Today I'm testing one of the new ByKilans from the Asian Tales collection: Sacred Wood. A great fragrance which I'll review when I have tried it a few more times. This week, I entered the Kilian-universe again, wearing the delicious honeyed tobacco Back to Black which has been neglected for too long. This made me think of one of my favorites flowers last summer, Water Caligraphy which is a fragrance that I have grown to love. See my updated review. The other floral favorites last summer was Annick Goutal Néroli (the discontinued Edt) and the perfect pink rose Rose Perfection by Robert Piguet. Now I'm longing for summer and the fragrance summer wardrobe.

PS: What a coincidence, the two "coverboys" of the perfume world, Pierre Guillaume and Kilian Hennessy in two entries in a row :-)

torsdag 3 april 2014

Parfumerie Générale - Isparta 26

Picture: Pierre Guillaume
Photo: PR Parfumerie Générale (c)

As almost always when reviewing something from Parfumerie Générale it's hard to resist publish a picture of the perfumer Pierre Guillaume himself :-)

But now over to todays subject, Pierres latest release, a beautiful dark rose named Isparta 26. Isparta is named after the turkish province which roses produces superior roseoils, featured in this fragrance and 26 as PG:s numbered collection now has reached that number of fragrances.

Just reading about the ingredients of Isparta makes me excited. I have to admit that I'm very fond of the rose-patchouli-ambroxan combination in fragrances such as Juliette Has a Gun Lady Vengeance and Frederic Malle Portrait of a Lady, and this accord, in Isparta combined with balsamic and animalic accords, makes me drool.

Isparta starts heavy but in the same time transparent and light, the rose is really purple, and the rosy smell is a bit tart and as a contrast it's surrounded by a not too sweet, jammy note. A clean, cold patchouli is also contrasting with a high and clear darkness, just as the night sky a starry night. As Isparta dries down it becomes a bit warmer, even if it remains in the cold spectrum, with balsamic and woody notes, among them a well balanced oud. The clean amber, the ambroxan is not as evident as in Portrait of a Lady, in Isparta it is handled with a lighter hand. In the basenote there is also a moisty, mossy note thar togeter with the tart, purple rose are contrasting the ambrox-oud combo. The mossy note together with the rose is what is left after 24h. The moss in this stage reminds me of the refreshing and uplifting mossy note of Parfumerie Générale Papyrus de Ciane.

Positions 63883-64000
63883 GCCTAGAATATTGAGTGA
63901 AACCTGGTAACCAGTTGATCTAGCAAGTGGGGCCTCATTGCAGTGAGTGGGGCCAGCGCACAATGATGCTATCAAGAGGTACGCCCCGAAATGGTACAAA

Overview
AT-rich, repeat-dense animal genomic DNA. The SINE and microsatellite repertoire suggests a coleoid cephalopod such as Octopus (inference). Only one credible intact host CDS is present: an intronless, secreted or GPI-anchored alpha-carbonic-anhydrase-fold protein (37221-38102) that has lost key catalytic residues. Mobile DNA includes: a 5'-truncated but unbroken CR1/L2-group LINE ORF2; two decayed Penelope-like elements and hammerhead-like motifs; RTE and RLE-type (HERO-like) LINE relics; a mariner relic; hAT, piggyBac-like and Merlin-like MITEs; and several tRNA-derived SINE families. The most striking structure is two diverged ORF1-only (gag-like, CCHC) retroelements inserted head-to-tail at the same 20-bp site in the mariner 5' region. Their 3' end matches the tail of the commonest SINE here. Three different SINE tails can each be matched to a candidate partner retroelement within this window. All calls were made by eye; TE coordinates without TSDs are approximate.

Picture: Isparta, a dramatic, dark, purple rose
Photo: PR Parfumerie Générale (c)
I have read some comment that Isparta doesn't add anything new to the rosegenre. I have to strongly disagree as IMHO this is an unusual combination of the strong and intense but in the same time airy and light. In texture Isparta is just as an exquisite, purple silk veil with silverstitches and embroderies. That image makes me think of another beautiful purple rose, Neela Vermeire Creations Mohur Extrait, which seems to be Ispartas antithesis in the purple, rosy spectrum. Mohur is like a dense, smooth, purple silk velvet with golden stiches and embroderies as opposed to the light, transparent, sliver silk veil of Isparta. Even if these purples of course are not smelling the same, Mohur Extrait (which is more spicy and flowery than Isparta) somehow reminds me much more of Isparta than the more obvious (when reading about its notes) ambrox-rose-patchouli Portrait of a Lady. Just as Mohur, Isparta gives me images of a relaxed, life i luxury, somewhere in the East, during the time of Thousand and one nights.

Despite its light texture, Isparta 26  is strong in its concentration and one have to be careful when applying, too much and Isparta transforms to a sillagemonster. About four spritses is enough of Isparta to keep it within the limit of officetolerable. Sillage is great and longevity for days if more than the four spritses is applied :-)

Rating: 5

Notes: Red berries, rose, peru balsam, calamus, patchouli, olibanum, benzoin, oud, ambroxan, moss